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Obama: European unity not in crisis, but under strain

President Barack Obama said Friday that European unity is under strain and insisted that Britain should remain in the European Union.

Obama made his comments standing next to U.K. Prime Minister David Cameron at 10 Downing St. in London. Cameron has been fighting to defeat a June 23 referendum that proposes that Britain leave the EU.

"I wouldn't describe European unity as in a crisis, but I would say it's under strain. Some of that has to do with the aftermath of the financial crisis and the strains that we're all aware of with respect to the euro zone," Obama said.

The president encouraged continued collaboration between Britain and the United States, while also arguing for Cameron that Britain should remain in the EU.

"I think it's important to emphasize as David points out that the U.K. is not part of the euro zone, so the blowback to the British economy has been different than on the continent," Obama added.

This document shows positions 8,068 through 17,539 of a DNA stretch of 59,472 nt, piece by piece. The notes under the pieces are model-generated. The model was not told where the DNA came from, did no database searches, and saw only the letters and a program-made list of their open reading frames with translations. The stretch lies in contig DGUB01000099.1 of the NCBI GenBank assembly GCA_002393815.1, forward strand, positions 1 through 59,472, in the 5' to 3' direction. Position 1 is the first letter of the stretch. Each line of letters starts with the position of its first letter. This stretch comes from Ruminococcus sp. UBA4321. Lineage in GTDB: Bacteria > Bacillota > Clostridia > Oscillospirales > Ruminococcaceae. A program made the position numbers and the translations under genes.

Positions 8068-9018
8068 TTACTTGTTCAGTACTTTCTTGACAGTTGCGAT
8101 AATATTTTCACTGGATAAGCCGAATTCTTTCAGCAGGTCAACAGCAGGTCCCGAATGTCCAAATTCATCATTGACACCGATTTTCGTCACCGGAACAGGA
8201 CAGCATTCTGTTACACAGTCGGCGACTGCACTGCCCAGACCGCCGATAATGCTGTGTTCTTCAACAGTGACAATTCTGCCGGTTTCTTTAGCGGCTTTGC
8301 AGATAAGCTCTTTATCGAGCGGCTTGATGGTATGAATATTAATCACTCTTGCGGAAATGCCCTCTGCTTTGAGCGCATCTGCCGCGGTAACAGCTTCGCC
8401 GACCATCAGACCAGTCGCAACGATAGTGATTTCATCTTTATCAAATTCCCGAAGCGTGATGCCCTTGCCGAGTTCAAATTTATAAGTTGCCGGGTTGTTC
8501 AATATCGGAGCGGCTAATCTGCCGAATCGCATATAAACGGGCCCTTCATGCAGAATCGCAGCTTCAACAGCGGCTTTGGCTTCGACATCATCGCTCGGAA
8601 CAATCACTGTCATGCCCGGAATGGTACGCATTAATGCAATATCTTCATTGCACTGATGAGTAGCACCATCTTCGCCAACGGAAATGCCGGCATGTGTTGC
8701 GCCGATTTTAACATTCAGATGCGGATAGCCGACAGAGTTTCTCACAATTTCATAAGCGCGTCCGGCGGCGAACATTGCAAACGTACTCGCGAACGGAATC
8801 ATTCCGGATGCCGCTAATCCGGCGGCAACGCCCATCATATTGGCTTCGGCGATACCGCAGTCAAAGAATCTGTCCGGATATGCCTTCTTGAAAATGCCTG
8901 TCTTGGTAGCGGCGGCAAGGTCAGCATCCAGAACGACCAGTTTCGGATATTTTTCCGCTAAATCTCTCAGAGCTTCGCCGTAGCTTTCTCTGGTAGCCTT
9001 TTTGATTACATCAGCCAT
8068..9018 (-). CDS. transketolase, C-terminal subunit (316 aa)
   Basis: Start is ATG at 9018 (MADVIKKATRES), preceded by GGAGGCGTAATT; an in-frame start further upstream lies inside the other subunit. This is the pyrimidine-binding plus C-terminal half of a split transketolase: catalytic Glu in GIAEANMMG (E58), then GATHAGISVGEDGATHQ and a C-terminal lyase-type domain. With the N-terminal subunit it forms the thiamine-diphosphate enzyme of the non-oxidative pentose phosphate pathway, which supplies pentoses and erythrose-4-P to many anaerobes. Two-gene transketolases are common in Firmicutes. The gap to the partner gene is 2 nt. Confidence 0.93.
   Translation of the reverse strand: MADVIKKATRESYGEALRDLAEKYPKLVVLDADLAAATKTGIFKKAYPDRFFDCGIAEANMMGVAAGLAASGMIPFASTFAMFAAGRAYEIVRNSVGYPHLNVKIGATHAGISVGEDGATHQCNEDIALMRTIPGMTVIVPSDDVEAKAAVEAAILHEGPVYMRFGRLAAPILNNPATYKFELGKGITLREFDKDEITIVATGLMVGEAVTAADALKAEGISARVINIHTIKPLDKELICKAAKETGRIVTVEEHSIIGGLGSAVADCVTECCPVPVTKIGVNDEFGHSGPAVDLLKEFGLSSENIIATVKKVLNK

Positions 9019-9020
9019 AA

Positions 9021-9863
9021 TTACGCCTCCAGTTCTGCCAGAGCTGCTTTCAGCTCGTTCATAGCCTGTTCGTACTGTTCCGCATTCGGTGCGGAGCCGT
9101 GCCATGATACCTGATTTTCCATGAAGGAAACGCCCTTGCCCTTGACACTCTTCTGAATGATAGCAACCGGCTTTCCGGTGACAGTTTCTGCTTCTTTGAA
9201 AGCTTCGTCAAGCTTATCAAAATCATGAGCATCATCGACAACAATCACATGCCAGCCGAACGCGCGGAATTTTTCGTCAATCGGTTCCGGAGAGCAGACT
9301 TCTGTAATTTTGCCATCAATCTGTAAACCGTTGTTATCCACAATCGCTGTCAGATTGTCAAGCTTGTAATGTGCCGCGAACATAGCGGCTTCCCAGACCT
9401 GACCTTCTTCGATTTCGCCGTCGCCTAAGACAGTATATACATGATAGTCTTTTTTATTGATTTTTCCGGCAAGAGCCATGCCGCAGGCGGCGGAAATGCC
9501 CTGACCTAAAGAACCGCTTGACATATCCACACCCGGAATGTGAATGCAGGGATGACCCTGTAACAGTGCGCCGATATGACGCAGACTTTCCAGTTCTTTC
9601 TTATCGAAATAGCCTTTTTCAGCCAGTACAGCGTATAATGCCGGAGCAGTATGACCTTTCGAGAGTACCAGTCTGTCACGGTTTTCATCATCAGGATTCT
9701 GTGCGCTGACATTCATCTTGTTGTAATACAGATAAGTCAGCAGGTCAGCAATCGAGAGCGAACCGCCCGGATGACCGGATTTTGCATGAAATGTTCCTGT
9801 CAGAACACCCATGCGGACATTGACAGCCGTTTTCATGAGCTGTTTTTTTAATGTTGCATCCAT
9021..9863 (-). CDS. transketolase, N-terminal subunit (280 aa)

Obama's visit comes two months before the so-called Brexit vote. He's been criticized by advocates of the exit for injecting himself into the domestic British debate.

U.K. Independence Party leader Nigel Farage said Obama should "butt out." And London Mayor Boris Johnson, a leader of the exit campaign, said Americans "would never contemplate anything like the EU for themselves."

Writing in The Sun newspaper, Johnson said Obama's stance "is a breathtaking example of the principle of do as I say, not as I do."

At the news conference, Obama defended his right to offer his opinion.

"In democracies, everybody should want more information than less. You shouldn't be afraid to hear an argument being made. That's not a threat. That should enhance the debate," he said.

In op-ed published Friday in the Daily Telegraph, Obama said that "a strong Europe is not a threat to Britain's global leadership; it enhances Britain's global leadership."

"Let me be clear, ultimately this is something the British voters have to decide for themselves," Obama told reporters at the news conference. "But as part of our special relationship, part of being friends is to be honest and to let you know what I think. Speaking honestly the outcome of that decision is a matter of deep interest to the United States because it affects our prospects as well."

— The Associated Press contributed to this report.